Forum November 2008 | Volume 116 | Issue 11
Transportation: De-icers Add Sweet to Salt
Citation: Tenenbaum D. 2008. Transportation: De-icers Add Sweet to Salt. Environ Health Perspect 116:476; http://dx.doi.org/10.1289/ehp.116-476a
Published: 1 November 2008
With the onset of winter, towns are laying in a supply of road salt in preparation for icy weather. According to the U.S. Geological Survey’s Mineral Commodity Summaries 2008, the United States used nearly 50 million metric tons of salt in 2007, with 37% of that going toward road de-icing. Road salt—primarily sodium chloride, the cheapest option—is a lifesaver on slick roads, but it is also a growing cause of environmental contamination. So some companies are exploring ways to reduce how much de-icer it takes to keep roads clear.
A study by Eric V. Novotny and colleagues, slated for the 15 November 2008 issue of Science of the Total Environment, showed that seasonal and long-term changes in salinity in Minneapolis-area lakes closely followed the amount of road salt purchased by the state of Minnesota. In two of the lakes studied, a saline layer formed at the lake bottom and prevented oxygen transfer to the lake bed for months at a time, posing a potential threat to aquatic life. An earlier study, published by Domenico Sanzo and Stephen J. Hecna in volume 140, issue 2 (2006) of Environmental Pollution, found low survival, reduced weight, and abnormalities in frog larvae exposed to water that the authors said contained “environmentally realistic concentrations” of sodium chloride.
The U.S. Environmental Protection Agency (EPA) does not regulate road salt but acknowledges that special consideration and best management practices are needed to protect reservoirs and other drinking water supplies near treated highways and salt storage sites from contamination with road salt runoff, says spokesperson Dale Kemery.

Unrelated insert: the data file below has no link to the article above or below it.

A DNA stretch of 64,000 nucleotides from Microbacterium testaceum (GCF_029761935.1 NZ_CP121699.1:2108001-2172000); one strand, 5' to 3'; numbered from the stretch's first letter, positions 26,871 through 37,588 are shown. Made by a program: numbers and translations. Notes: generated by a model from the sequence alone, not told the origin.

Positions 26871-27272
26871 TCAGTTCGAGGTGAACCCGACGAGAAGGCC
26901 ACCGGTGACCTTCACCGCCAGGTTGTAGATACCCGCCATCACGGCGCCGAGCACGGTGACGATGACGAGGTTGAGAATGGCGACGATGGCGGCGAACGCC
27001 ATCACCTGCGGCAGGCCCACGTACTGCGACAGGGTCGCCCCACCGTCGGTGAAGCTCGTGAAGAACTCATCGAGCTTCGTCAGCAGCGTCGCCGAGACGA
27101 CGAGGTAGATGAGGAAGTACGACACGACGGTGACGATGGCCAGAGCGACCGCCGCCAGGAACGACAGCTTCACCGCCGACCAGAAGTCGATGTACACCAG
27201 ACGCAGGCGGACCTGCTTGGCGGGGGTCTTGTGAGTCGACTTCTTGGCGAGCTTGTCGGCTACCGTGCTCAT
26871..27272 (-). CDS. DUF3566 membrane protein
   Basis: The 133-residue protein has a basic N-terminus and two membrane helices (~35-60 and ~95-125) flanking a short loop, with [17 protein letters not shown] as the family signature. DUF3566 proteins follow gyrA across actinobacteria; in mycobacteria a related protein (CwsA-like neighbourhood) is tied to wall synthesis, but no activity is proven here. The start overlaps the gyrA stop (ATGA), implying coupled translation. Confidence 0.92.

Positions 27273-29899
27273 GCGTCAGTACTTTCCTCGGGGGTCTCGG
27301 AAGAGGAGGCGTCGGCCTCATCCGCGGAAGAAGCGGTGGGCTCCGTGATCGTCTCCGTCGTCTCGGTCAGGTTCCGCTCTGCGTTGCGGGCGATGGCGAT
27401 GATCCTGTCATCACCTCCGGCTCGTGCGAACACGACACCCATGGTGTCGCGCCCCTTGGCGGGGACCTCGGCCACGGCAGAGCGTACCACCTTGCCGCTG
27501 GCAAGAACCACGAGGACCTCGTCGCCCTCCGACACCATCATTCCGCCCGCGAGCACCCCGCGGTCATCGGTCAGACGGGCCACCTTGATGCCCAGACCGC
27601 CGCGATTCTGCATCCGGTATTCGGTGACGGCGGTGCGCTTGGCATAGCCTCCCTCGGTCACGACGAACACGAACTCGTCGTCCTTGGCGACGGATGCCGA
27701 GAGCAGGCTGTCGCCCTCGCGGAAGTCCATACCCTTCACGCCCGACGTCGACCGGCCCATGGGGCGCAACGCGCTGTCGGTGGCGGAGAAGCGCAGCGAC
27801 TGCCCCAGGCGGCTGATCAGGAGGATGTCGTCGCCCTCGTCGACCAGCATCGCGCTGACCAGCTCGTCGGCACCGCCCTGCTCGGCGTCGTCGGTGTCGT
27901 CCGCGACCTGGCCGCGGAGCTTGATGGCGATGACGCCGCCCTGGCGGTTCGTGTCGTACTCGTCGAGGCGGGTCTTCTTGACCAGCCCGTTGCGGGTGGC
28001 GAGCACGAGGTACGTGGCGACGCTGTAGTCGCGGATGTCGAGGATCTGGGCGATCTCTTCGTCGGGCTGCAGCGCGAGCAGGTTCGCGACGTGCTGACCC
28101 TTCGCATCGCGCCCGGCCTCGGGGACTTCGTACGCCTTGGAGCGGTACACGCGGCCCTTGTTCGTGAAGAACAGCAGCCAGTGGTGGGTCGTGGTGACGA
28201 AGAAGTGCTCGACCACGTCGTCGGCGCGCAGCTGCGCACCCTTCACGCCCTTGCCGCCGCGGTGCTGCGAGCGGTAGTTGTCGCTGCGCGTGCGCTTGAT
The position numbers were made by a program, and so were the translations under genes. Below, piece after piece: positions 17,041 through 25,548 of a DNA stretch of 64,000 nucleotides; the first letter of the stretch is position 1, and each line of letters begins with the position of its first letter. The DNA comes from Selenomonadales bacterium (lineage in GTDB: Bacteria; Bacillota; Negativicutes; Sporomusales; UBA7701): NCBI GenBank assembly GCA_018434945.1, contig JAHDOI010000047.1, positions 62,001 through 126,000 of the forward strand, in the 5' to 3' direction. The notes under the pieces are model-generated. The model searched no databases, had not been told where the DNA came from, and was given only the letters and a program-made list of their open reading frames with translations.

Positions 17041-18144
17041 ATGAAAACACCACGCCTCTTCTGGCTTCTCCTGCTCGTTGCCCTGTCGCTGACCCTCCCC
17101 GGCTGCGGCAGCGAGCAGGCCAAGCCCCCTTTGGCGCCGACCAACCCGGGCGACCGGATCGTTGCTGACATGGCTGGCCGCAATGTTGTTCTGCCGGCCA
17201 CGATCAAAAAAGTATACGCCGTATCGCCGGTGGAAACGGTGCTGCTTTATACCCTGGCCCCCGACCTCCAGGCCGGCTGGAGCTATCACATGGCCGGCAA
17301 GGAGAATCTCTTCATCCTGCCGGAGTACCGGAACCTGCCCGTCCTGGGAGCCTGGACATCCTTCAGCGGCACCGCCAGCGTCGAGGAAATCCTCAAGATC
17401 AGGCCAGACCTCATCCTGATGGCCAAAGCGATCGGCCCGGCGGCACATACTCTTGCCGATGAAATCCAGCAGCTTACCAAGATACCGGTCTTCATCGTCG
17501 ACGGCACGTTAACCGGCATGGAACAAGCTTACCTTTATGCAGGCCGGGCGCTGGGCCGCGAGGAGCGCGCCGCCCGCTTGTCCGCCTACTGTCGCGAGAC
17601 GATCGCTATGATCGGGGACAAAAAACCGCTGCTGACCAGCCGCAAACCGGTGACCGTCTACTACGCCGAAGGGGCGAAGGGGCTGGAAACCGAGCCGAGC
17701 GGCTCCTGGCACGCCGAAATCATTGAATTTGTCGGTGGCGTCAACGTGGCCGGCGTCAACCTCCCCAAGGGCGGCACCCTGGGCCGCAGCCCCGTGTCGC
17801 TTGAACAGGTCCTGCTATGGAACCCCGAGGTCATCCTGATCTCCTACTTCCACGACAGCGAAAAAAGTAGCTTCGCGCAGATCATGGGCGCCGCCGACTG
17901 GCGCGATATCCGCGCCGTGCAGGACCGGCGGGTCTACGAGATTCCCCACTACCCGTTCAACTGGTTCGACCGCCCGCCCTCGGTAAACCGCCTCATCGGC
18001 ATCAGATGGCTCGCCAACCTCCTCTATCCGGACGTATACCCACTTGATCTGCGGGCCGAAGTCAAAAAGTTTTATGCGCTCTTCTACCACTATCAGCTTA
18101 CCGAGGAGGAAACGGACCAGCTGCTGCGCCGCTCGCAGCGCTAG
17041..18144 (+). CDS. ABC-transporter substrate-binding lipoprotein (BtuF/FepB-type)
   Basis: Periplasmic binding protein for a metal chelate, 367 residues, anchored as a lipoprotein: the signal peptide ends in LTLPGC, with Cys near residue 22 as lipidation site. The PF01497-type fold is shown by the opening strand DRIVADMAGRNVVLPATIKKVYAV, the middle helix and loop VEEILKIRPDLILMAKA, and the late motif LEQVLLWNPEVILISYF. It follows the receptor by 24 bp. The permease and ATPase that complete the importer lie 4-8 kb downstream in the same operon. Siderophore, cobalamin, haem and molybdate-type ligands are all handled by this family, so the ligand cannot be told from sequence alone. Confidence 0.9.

Besides its environmental effects, road salt also has functional drawbacks: it easily washes away and must be reapplied, and sodium chloride can melt snow and ice in temperatures only down to about 16°F. But when sugar is mixed with salt, the combination can address both drawbacks, making the salt stick better and allowing it to work at lower temperatures, thus reducing the total need for salt.
One such product, Ice B’Gone, is made by Sears Ecological Applications Company of Rome, New York, and combines magnesium chloride (a salt) with “distillers condensed solubles” (a sugar byproduct obtained from molasses factories). Sears sells its additive to salt companies, which blend it with rock salt. Company president David Wood says the treated salt can be spread by highway agencies using existing equipment.
Ice B’Gone drops the minimum melting temperature to −45°F, Wood says, and although the treatment does raise the price of a ton of salt, it enables each ton to go further, netting a 25–40% reduction in road salt usage. In addition, he says, the Ice B’Gone formula reduces the corrosivity of the salt by as much as 70% over regular road salt. In 2008, that potential for reducing salt usage and associated corrosion earned Sears Ecological Applications the right to carry the EPA’s Design for the Environment label.
Sugar derived from sugar beets is the basis for another road salt additive called GeoMelt, made by SNI Solutions of Geneseo, Illinois. Mixed with rock salt, GeoMelt lowers the melting temperature to −30°F. The Ohio Department of Transportation tested GeoMelt in 11 counties last winter. The department’s deputy director, Scott Varner, says GeoMelt helped salt adhere better to the pavement and reduced the melting temperatures, and the state plans to continue evaluating the costs and benefits.
The 50% increase in price Ohio is paying for salt over the past year may tilt the tables in favor of additives, Varner says, because that raises the value of each ton saved by the additive. “If there are ways for us to use less salt, and it’s cheaper for our budgets,” he says, “ultimately that is good for the environment as well.”